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HOME : Classical Antiquities : Roman Art : Roman marble table support terminating in a lion’s head
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Roman marble table support terminating in a lion’s head - X.0044
Origin: Mediterranean
Circa: 3 rd Century AD to 4 th Century AD
Dimensions: 39.375" (100.0cm) high x 7.125" (18.1cm) wide
Collection: Classical
Medium: Marble

Location: Great Britain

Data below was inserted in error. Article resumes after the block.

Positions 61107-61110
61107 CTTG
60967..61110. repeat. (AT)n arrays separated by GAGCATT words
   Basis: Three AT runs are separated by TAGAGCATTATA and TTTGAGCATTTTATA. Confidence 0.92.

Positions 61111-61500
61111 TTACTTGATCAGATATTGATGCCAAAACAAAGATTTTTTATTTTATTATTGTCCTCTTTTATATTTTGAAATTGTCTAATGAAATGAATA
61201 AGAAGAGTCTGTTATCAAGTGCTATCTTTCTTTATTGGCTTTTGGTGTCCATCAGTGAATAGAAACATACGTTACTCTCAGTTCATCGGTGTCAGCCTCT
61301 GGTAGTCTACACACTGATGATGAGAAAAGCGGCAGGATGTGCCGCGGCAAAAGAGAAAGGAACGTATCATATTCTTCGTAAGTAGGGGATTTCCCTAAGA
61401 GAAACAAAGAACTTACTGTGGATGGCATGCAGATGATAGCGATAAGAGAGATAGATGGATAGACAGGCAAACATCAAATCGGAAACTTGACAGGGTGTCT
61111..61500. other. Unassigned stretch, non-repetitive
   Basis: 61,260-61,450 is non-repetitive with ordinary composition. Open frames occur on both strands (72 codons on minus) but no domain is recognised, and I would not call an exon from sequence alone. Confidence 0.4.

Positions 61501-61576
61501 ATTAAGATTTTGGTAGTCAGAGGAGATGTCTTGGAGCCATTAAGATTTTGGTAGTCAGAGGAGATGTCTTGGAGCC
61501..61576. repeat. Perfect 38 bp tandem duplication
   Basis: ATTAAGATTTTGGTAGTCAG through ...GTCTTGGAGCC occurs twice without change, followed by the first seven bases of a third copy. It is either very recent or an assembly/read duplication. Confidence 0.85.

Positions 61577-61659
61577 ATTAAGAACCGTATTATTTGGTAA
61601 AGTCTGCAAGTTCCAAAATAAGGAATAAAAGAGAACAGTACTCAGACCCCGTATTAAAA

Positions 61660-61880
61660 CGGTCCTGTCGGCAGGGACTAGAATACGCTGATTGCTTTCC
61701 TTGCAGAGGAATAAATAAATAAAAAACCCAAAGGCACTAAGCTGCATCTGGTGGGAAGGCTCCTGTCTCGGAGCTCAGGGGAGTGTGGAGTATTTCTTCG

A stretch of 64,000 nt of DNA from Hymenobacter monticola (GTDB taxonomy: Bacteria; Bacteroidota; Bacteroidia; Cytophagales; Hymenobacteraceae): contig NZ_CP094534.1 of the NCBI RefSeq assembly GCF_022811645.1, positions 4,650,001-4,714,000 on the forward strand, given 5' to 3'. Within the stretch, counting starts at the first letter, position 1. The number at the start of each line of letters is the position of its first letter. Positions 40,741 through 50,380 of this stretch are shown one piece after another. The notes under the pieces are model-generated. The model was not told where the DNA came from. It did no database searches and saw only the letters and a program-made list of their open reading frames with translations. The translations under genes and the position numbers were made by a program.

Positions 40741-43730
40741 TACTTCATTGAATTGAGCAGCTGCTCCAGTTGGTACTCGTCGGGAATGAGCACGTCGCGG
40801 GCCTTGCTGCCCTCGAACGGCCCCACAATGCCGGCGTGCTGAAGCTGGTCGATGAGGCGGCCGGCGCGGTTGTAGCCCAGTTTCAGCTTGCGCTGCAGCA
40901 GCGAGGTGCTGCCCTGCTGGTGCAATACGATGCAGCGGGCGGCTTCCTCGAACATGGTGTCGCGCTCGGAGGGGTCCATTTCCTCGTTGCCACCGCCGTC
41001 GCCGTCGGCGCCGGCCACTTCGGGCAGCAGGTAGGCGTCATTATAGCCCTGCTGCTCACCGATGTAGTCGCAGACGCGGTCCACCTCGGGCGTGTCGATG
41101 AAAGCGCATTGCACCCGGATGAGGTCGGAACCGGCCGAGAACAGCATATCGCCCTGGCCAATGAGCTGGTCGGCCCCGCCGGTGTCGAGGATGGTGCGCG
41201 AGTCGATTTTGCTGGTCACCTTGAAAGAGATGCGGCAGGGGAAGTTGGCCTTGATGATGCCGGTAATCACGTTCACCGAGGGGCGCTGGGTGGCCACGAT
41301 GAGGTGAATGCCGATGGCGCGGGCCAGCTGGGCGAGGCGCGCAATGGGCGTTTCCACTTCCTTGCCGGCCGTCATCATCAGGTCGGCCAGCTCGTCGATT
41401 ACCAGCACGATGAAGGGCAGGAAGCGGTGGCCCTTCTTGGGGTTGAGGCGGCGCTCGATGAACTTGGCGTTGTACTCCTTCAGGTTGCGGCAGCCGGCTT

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In ancient Rome owning furniture was a mark of social distinction. The majority of the population would have lived a very simple existence with only the most basic household items, predominantly fashioned out of wood. For the aristocracy however furnishings were expertly handcrafted from the most durable and costly materials such as marble and finished with elaborate decorative details. Wealthy Roman domestic architecture featured hot and cold running water, a sophisticated drainage system, and in the most opulent homes, hot tubs modeled after the public baths. Comparably, their furnishings achieved a high level of sophistication and artistry that would rival (if not surpass) the finest pieces created today. One is duly impressed by considering how advanced civilisation was more than two thousand years ago, at the same time realizing that the very foundations of every convenience in our modern lives are rooted in the past. Wicker chairs, wooden couches with stuffed cushions, beds supported on frames, tables used for eating and drinking, storage cupboards, decorative mosaic tiles, painted walls: all these are furnishing elements which could be found in an aristocratic Roman house. This charming one legged marble table support (trapezoforos, or to be more precise “monopodium”) is an example of the beauty and masterful artistry of Roman furniture. The expressive head of the lion emerges from the hard material more charming than imposing; naturally so, as its sole goal is to attract and delight us. The paw is elegantly articulated and serves as a suitable base. Where as marble Roman tables are usually identified as dining room furniture, evidence from Roman reliefs and frescoes depicting dining scenes attest that such single leg table supports were mostly used to hold glassware, being mostly a “vasariae mensae”, a drinks table and not a dining table. Sometimes such monopods also served as stands for family cult images in small domestic shrines. Whatever its original function, this stunning table support is a luxurious remnant of ancient Roman furniture design, an eloquent remain of how wealthy upper class Romans lived their lives. - (X.0044)


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